But they missed a few.

Teenagers now, Sarai, Minya, Feral, Sparrow, and Ruby live in the gods’ citadel–full of power and with nothing to do, but survive.

Until one day…their life in hiding is threatened.

I loved Taylor’s  Daughter of Smoke & Bone trilogy (Daughter of Smoke & Bone, Days of Blood & Starlight,and Dreams of Gods and Monsters) so, when I heard she had something new in the works, I was very excited. I waited patiently and the wait was worth it.

She creates a new world, but one that feels familiar. Not like the worlds she created in her other books. Like them though, there is enough that is familiar to our world to make the story feel mythic. This is the first book in a duology, so I will have to wait to find out what ultimately happens.

The story unfolds slowly and it does drag in a few places, but the 544 pages were a pleasure to read. The book is shelved in YA and is one that I probably won’t put in my classroom library. Some themes are mature. My school library has the  Daughter of Smoke & Bone trilogy, so, I suspect they will eventually have this one and I hope to talk about it with some of my mature readers next year. Or previous students I see carrying it in the hallway.

Princesses and the Rule of Three

1 May

One of my favorite memories of working in the William Walker library was reading Robert Munsch’s The Paperbag Princess to a first grade class, as part of a Robert Munsch author study.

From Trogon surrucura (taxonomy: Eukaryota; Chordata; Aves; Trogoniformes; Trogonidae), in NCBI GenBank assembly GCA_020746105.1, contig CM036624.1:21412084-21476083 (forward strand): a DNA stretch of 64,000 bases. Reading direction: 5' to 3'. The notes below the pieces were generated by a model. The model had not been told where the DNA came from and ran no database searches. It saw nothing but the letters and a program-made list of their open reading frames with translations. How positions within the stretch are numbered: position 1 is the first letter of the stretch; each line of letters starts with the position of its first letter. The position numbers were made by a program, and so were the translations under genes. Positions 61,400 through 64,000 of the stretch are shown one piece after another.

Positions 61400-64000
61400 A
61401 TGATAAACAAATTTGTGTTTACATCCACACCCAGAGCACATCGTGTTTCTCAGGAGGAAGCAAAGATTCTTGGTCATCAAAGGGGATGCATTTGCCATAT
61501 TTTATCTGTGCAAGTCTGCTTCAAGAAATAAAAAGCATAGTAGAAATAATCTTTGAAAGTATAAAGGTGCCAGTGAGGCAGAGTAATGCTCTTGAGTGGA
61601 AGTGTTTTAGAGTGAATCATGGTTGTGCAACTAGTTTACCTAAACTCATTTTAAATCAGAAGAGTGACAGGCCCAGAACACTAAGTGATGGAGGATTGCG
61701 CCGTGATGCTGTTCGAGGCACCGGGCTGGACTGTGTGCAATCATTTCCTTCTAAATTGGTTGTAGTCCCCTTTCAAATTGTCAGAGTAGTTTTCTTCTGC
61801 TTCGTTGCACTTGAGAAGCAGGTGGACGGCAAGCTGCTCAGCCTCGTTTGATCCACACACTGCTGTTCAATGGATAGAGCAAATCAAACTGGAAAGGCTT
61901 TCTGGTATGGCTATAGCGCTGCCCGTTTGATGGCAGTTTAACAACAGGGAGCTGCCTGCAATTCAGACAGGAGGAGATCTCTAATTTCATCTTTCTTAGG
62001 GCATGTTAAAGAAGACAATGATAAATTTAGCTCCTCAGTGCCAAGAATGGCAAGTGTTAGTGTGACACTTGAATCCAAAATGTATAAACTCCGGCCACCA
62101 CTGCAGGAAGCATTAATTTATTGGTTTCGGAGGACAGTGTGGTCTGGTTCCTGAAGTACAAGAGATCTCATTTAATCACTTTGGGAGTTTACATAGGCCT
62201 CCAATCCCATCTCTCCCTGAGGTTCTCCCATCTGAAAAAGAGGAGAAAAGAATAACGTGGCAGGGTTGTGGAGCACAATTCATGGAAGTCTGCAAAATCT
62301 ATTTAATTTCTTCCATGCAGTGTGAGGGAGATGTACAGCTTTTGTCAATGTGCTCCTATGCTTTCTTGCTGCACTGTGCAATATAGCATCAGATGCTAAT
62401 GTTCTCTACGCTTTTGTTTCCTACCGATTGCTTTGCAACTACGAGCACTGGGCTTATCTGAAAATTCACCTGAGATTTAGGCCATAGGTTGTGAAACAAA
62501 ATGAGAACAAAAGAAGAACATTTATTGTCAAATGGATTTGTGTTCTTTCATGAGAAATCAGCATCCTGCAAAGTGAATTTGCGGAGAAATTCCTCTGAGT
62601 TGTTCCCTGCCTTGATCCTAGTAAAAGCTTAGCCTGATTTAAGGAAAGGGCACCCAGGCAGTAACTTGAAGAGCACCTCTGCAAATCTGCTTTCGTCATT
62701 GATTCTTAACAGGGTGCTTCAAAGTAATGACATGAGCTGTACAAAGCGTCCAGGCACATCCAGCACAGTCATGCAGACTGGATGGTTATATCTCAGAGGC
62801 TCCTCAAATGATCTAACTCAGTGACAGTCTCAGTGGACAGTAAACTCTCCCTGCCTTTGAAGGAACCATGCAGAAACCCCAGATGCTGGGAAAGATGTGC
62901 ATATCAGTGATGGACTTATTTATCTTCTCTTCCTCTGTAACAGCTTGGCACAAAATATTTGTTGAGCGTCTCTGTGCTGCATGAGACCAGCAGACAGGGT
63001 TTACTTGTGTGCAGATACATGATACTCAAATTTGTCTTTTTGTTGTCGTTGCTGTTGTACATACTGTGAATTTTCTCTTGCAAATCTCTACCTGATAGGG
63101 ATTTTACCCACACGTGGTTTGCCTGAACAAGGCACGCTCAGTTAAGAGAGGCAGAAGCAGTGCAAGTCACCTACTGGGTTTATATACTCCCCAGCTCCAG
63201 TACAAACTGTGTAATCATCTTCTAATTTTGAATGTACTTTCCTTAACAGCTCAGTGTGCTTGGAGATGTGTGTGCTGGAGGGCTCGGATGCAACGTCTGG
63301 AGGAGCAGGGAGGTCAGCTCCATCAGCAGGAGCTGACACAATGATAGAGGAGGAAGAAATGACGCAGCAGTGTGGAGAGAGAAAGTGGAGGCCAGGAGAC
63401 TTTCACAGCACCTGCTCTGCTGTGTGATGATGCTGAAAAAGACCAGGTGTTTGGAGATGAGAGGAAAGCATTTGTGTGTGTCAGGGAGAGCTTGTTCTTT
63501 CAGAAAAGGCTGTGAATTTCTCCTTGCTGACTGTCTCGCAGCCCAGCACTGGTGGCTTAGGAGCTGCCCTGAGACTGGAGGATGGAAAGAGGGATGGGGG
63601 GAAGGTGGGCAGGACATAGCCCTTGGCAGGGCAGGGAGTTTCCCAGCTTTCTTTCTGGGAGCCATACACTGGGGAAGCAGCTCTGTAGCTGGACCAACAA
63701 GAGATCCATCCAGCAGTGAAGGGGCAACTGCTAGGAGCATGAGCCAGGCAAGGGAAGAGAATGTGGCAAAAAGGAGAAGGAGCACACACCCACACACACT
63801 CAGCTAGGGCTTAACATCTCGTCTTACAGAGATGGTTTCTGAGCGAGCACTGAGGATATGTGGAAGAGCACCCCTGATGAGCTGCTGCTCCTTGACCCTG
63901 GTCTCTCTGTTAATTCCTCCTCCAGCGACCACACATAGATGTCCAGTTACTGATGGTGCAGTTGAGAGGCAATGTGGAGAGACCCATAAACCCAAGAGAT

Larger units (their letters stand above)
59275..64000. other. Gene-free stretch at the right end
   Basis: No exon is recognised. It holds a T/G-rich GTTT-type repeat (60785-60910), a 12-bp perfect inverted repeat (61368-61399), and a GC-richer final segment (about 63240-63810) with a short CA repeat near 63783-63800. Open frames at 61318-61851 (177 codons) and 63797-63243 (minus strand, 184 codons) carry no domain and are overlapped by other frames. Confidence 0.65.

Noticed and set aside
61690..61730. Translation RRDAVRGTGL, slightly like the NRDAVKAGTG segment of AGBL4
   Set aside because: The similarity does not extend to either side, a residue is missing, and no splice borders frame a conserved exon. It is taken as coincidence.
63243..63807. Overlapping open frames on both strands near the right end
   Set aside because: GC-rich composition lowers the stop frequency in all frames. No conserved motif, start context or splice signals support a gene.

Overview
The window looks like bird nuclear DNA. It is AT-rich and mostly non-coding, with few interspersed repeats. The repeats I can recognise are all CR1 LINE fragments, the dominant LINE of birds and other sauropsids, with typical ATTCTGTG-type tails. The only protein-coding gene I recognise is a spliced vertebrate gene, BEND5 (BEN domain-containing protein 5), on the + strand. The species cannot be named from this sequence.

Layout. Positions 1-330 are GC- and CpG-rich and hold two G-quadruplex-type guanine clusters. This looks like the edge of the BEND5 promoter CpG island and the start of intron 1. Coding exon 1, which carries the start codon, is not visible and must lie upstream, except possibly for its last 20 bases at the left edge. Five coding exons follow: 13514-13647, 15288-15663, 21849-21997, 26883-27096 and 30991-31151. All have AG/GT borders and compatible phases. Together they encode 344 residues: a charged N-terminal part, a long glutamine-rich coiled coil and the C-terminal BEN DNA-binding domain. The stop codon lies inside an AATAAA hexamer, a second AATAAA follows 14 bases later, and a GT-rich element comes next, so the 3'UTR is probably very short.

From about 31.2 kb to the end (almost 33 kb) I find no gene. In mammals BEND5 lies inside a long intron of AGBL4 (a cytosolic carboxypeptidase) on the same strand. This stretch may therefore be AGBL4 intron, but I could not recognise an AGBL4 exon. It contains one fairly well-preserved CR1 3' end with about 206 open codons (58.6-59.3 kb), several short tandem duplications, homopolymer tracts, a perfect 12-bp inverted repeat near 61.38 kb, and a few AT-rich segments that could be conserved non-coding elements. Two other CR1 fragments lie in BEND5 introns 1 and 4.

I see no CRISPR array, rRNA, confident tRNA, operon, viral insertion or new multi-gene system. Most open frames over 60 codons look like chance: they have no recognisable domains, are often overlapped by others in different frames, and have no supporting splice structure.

downloadOne of the girls in that class, was obsessed with Disney princess books. When I read the end, where Princess Elizabeth tell Prince Ronald he is  a bum, the look on the girl’s face was priceless.

During our author study, we observed that Robert Munsch had each of his protagonists face their problem three times.

 

In her newest book, Princess Cora and the Crocodile, written by Laura Amy Schlitz and 61Y26+r7DzL._SY344_BO1,204,203,200_illustrated by Brian Floca, the protagonist has three people who stand in her way of having an enjoyable life: her nanny, he mother and her father.  Like Robert Munsch, there is a repetitive, familiar rhythm to each of these encounters that helps young readers predict and anticipate what is about to come.

Princess Cora’s problems are very much, first world problems, but many children with resonate with the lack of control in their own lives.

Publisher’s Summary: A Newbery Medalist and a Caldecott Medalist join forces to give an overscheduled princess a day off — and a deliciously wicked crocodile a day on.

Princess Cora is sick of boring lessons. She’s sick of running in circles around the dungeon gym. She’s sick, sick, sick of taking three baths a day. And her parents won’t let her have a dog. But when she writes to her fairy godmother for help, she doesn’t expect that help to come in the form of a crocodile—a crocodile who does not behave properly. With perfectly paced dry comedy, children’s book luminaries Laura Amy Schlitz and Brian Floca send Princess Cora on a delightful outdoor adventure — climbing trees! getting dirty! having fun! — while her alter ego wreaks utter havoc inside the castle, obliging one pair of royal helicopter parents to reconsider their ways.